Hiroyuki Nakano’s Stereo Future can quite confidently be described by something that might have seemed a bit of paradox had it been applied to just about any other film.
Fresh and funky.
And it even manages beautiful and charming too, but maybe it’s all due to the fact that the film doesn’t try too hard, somehow speaking without saying all that much. Hiroyuki Nakano paints with a light hand, using the far greater weight of colour, music and the lush imagery of nature and our place in it to evoke an almost zen-like appreciation of the story. Then, with a deft left turn, he brings us out of any too-weighty contemplations of meaning with something so delightful and funny the most natural response is to laugh out loud. Through a series of vignettes – Samurai Fighter, Silent Female, Sounds Funky and Stereo Future – through a range of various and somewhat quirky-bordering-on-insane characters and and focusing on the once joined lives of seemingly perfect couple Keisuke and Eri, Stereo Future becomes the kind of rare pleasure that brings a fond smile to your face for some time after.
A loosely termed ‘sequel’ to the fantastic, funny and sadly underrated Samurai Fiction, Stereo Future is subtle in any messages it might be trying to communicate, leaving the viewer to enjoy without having to judge too harshly the almost seasonal changes in the main characters’ lives. Through clever introduction of contemporary issues about the environment, Nakano gracefully and subtly transcribes his metaphors and meanings into the main narrative, bringing with them an underlying sense of hope and belief, a sense that is inferred rather than stated.
But if you prefer just to watch rather than think, then it could also be equally well argued that for all its calming beauty the true heart of this film is in its comedy. From the appearance of the dear, geriatric ninja from Samurai Fiction (any readers having seen the first SF will probably chuckle merely at the mention of him), to the soon-to-be mishap in a van full of fireworks at the end Stereo Future is a delightfully hip grab-bag of humor, brought together in witty style via bad Samurai TV series sets, real-life Oxygen bars and many a well-timed pop-culture reference in between.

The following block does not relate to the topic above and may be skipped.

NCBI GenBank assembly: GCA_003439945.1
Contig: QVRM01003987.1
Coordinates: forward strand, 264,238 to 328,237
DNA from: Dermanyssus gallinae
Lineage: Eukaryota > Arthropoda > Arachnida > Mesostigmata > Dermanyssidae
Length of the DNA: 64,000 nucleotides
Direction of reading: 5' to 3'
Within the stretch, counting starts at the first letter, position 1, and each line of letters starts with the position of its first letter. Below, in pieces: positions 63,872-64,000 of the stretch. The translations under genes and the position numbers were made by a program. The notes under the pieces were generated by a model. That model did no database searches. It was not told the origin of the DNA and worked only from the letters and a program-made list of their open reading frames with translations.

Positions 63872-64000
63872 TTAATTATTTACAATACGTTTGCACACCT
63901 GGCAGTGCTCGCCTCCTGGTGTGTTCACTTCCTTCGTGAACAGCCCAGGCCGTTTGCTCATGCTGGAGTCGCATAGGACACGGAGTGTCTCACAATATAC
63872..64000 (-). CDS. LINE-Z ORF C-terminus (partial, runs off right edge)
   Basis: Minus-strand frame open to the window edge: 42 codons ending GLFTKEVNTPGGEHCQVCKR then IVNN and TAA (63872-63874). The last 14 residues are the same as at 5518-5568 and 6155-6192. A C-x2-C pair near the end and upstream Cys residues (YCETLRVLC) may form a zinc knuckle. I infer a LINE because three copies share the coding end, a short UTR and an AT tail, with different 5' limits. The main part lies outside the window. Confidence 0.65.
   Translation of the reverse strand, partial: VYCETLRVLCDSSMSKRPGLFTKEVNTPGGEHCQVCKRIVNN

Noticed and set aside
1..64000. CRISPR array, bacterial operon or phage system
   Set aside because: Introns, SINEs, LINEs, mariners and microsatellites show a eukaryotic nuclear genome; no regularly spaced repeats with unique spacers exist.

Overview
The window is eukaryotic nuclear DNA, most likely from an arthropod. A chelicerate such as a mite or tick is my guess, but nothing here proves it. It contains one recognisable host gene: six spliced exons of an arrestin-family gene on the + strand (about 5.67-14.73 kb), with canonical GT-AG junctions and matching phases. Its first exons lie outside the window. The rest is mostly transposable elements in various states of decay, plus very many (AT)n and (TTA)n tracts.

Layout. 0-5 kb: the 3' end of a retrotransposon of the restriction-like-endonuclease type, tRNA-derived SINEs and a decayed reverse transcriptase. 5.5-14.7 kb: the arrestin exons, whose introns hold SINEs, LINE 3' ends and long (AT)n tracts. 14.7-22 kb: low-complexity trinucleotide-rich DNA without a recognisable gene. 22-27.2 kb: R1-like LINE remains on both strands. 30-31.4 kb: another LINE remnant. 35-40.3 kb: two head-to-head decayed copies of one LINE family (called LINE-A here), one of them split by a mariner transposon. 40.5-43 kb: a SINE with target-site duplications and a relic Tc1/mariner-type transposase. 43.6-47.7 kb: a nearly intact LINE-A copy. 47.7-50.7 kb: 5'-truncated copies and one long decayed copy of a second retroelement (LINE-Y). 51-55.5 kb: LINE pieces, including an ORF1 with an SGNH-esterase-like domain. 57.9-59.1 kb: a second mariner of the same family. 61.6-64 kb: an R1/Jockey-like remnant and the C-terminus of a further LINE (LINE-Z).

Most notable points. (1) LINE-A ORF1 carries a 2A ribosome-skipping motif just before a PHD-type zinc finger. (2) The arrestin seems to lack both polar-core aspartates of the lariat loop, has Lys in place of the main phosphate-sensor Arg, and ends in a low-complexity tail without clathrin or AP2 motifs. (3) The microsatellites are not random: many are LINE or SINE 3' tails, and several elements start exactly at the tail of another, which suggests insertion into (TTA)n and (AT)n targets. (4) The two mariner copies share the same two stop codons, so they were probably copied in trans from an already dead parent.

Masatoshi Nagase as the main character Keisuke Katsura shines as the least appreciated yet most talented actor in a low-budget Samurai TV show where the director is mad (in both senses of the word) and the main star is a hack who decides not to die despite what the script says. Nagase’s somewhat dry, serious delivery is the perfect foil for some of the film’s most funny and heart-warming moments. And while Keisuke’s story gives the film life, it is also a nice balance that the story from Eri’s perspective (played by Akiko Monou), gives the film its warmth.
And if you find yourself wondering, while you’re sighing at the gorgeous shots or laughing at the lessons in how to die from a cross-slash, who’s responsible for the cool-as music I’ve got seven words for you – Towa Tei and the Fantastic Plastic Machine. I recommend you get some stereo sound hooked up to your TV because the soundtrack (aptly enough) definitely warrants it.
With such a fine, quality mixture of imagery, sound and story in the soup, and with Nakano’s previously proven sense of fun and play, this is not an effort that is going to greatly disappoint anyone and will delight many. Even if it’s sometimes a case of ‘What the?’, it’s still a question posed with a sense of amusement and laughing surprise. No matter how you look at it (or how loud you listen to it!) Hiroyuki Nakano’s Stereo Future proves that life and all its changing seasons is something to be lived, appreciated and ultimately just enjoyed.